The Literary Fictionist

The Dryad and I: A Confession and a Forecast

A playlet by Sunil Sharma

Cast:  A young Character as a single speaker

Chorus: A few more young actors

Venue: Any place as the stage

Total Time: Five minutes


(Bare stage. Only one character facing the audience. Steps forward.)

Character: Hey there! You, you…and you! Listen! (Pause) Hmm. Ready? (Pause) Well, well, here is my story…the story of a tree-man…yes, Sahiban-kadradan! A tree-man stands before you.

In the background, the chorus is only heard. It stays off stage.

Chorus: What a fiction, man! What a fiction!

Character: No, listen first!

Chorus: Fiction! Fiction!

Character: No, listen, please and then judge. Fiction often tells the truth! Listen, please!


Character: Well, there was a gnarled tree in our compound in an old mohalla of Budaun, Patiali-Sarai, the street there…

Chorus: Budaun? What is that?

Character: Yes, friends, Budaun, the old and historic city of jinns and saints; of fakirs and generals; of legendary mystics and poets…

Chorus: Wow! Go on!

Character: Here it goes…

The tree was old and always whispered in mornings and evenings to those that elected to listen to its gentle song—a deep mourning…a dirge, sad and heart-rending…

Chorus: Hmm! Interesting! Your version of Harry Potter? Hmm!

Character: No Potter, here!

Chorus: Then?

Character:  It is different. Let me continue…

…Returning home from school, I would throw stones at it and it would sigh and nod its head of branches…and drop its fruits on the ground. We would eat the berries and move around its girth, playing hide-n-seek. Then…

Chorus: Then?

Character: One day, I took out a knife and shaved off pieces of its skin. The moment, the bark came off, blood oozed, and the tree cried in a wounded tone. I was not paying attention…I carved my name on the tender heart of the tree and then…

Chorus: Then? Tell us fast. Interesting tale!

Character: Then…

…a woman appeared out of nowhere, startling me, on that memorable dusk full of fading lights and shadows, in that by lane where history meets the present, memory resides dormant… to be awakened in the young ones by an unusual encounter!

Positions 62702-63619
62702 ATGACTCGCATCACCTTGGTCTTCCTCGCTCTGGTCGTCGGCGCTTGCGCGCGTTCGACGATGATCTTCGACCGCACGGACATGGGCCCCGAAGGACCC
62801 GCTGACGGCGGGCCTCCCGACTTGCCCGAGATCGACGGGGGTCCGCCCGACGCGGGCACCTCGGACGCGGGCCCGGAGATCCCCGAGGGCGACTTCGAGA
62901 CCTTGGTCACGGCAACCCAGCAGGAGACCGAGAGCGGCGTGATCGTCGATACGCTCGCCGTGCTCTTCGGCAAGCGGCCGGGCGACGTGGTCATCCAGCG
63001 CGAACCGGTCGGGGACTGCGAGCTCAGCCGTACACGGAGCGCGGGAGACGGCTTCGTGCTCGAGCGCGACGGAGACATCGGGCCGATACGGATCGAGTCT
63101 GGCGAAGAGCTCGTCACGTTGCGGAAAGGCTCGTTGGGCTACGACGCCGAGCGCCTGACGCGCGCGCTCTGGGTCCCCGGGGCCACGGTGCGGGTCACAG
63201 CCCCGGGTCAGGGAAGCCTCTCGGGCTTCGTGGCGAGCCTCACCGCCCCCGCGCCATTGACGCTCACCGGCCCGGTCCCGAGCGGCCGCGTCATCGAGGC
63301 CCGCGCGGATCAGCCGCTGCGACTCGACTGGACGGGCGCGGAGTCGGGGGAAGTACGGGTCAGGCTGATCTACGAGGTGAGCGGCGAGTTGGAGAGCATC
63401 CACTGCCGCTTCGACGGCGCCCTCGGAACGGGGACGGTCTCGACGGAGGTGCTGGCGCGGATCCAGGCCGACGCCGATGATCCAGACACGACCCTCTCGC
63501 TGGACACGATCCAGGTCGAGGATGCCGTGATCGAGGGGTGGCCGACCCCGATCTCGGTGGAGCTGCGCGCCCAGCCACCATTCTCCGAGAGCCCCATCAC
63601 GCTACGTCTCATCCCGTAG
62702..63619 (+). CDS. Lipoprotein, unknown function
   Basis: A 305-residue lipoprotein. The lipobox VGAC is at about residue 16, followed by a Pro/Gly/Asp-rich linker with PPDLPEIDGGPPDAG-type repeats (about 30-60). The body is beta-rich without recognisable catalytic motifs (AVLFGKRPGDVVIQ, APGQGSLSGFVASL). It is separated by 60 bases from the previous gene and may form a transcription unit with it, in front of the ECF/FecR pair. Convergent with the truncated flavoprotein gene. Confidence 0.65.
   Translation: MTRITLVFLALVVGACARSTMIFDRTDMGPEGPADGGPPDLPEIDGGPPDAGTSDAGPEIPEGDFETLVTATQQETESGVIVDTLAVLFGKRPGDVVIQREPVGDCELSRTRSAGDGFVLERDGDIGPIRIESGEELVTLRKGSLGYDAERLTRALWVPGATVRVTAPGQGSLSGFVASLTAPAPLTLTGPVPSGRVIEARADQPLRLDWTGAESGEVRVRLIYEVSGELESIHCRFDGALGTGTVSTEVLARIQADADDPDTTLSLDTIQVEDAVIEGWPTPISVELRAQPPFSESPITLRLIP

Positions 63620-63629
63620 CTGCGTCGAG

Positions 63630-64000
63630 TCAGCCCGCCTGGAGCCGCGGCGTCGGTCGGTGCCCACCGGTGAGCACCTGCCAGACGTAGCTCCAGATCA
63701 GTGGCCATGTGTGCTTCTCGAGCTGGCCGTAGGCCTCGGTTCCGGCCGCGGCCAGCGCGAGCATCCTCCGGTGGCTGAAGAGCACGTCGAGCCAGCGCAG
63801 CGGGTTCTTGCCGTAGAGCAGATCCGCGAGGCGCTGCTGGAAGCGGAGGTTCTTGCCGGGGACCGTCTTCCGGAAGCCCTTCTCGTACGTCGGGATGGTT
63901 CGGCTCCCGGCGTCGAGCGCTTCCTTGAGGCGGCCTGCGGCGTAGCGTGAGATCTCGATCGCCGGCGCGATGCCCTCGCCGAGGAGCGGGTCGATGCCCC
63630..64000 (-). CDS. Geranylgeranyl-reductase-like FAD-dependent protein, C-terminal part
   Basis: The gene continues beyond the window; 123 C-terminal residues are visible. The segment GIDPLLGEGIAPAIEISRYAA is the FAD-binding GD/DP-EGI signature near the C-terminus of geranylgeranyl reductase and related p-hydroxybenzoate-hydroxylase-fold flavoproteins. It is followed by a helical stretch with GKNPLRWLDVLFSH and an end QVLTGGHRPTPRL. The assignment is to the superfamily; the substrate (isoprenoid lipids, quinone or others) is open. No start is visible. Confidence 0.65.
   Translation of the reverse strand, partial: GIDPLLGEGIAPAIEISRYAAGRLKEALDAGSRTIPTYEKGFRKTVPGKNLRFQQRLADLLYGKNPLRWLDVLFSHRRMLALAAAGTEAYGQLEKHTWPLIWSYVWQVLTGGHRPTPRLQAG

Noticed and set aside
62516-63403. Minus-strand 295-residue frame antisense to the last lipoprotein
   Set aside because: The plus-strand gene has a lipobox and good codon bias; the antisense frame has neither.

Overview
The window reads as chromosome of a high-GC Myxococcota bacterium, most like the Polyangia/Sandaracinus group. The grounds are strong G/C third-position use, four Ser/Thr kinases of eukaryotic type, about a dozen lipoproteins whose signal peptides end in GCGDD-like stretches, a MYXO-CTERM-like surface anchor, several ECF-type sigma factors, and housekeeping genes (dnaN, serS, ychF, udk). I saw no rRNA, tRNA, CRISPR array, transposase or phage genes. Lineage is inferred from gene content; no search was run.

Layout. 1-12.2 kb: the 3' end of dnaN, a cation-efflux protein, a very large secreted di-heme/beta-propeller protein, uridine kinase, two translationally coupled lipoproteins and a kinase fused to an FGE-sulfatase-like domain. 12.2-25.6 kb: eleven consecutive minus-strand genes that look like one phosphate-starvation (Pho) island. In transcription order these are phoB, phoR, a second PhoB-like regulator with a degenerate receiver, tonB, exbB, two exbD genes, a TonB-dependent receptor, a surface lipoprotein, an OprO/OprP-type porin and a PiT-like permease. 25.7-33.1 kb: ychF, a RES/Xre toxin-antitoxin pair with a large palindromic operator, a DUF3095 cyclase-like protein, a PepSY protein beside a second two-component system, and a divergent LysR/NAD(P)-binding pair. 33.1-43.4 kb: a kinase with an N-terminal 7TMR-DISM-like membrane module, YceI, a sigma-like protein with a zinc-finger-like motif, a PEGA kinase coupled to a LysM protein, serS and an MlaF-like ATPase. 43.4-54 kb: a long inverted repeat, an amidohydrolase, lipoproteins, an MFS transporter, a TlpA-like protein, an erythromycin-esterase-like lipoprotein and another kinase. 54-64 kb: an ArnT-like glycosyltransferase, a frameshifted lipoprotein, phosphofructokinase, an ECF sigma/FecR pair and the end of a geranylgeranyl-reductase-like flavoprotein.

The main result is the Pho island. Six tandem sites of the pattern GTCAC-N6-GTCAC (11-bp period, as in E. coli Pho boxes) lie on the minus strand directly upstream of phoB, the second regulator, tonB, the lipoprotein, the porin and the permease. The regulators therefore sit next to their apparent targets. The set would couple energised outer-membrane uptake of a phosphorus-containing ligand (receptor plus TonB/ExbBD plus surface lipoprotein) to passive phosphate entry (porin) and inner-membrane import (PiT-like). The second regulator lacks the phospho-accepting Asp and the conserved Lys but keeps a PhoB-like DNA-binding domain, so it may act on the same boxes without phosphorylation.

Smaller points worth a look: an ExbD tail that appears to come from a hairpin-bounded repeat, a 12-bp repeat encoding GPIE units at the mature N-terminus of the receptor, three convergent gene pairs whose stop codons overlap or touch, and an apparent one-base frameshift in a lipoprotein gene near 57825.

Chorus (almost seems to echo): … history meets the present; memory resides dormant… to be awakened in the young ones by an unusual encounter!

 Character: Terrified! I asked her, the bleeding maiden: Who are you?

I am a dryad.

— What is a dryad?

The spirit of a tree.

I was deeply scared! I asked her, ‘Why are you here, madam dryad?’

Because you have awakened me!

— How?

By turning your knife in my heart.

I was speechless.

And casting stones at me from childhood and tearing my branches and leaves. Your wanton acts of violence have caused injuries and wounds that fester…

— I am sorry! I did not know the trees have spirits.

You mortals are fools! Now it is payback time!

— What?!

Heard me right! Payback time.

So, she said to me on that memorable dusk with light and shadows in interplay in that dusty and narrow by-lane full of memories, my dear friends and I protested but she did not listen. Then…

Chorus: Then? Tell us fast, you foolish mortal!

Character: A sad story…

…The dryad turned me into a tree-man and left me suffering for my acts of violence against trees per se…

Chorus: How? Tell us, ignorant human, ignorant of other worlds, of realms, spirits.

Character: Patience!

…I was infected by the spirit of the wounded dryad and developed strange empathy with her pain. Now, whenever children cast stones on the body of the tree, I suffer and bleed! Any scratch there is a scratch on my body-soul. Look here! Scratches all over my body! I suffer and plead…

Chorus: Plead what?

Character: Plead with the fellow humans not to hurt trees or tear the branches or leaves, carve or cut them into dead wood or…

Chorus: Or? Tell us fast, tree-man. Your wisdom as the hybrid or shape shifter? Mythological or magical creature? Half-imagined and half-real? Tell us in words so that we can understand the others.

Character:  Listen, mortals! Words of wisdom, learnt in this new avatar of twin souls, of a tree and human, residing in the human form.

Here: “The Dirge Unheard”

The more you kill others,

of the silent species and natural order,

the more of your ilk

will be killed and soon,

listen you, homo sapiens,

your species will be annihilated


Chorus on the stage now, singing:

“The Dirge Unheard”

The more you kill others,

of the silent species and natural order,

the more of your ilk

will be killed and soon,

listen you, homo sapiens,

your species will be annihilated


The choral actors appear on the bare stage facing the audience. They wear cut-outs of trees — old; wounded, stumps, and new ones, greening.

The chorus faces the audience, while the protagonist or Character remains mute and downcast, on the sides of the wings.


So here was this tale extraordinary

From the by-lanes of Budaun

A tale as fabulous

As the city of Budaun!

Each street—

Steeped in history and magic!

The Character steps forward and chants the remaining part of the song.


Take it or leave it, you all!

If such stories fail to change you,

You are as dead as the stumps

In a forest, once rich,

Now made barren by

The greed of the corporations

And public apathy!


Then it is adieu!

Few years more

And it will be all a fading memory—

Sky, seas, rivers, forests, hills and trees!


Exit all.



Sahiban-kadradan: Valued patrons

Mohalla: colony


Sunil Sharma is an Indian academic and writer with 22 books published—some solo and joint. Edits the online monthly journal Setu. Currently based in MMR (Mumbai Metropolitan Region).



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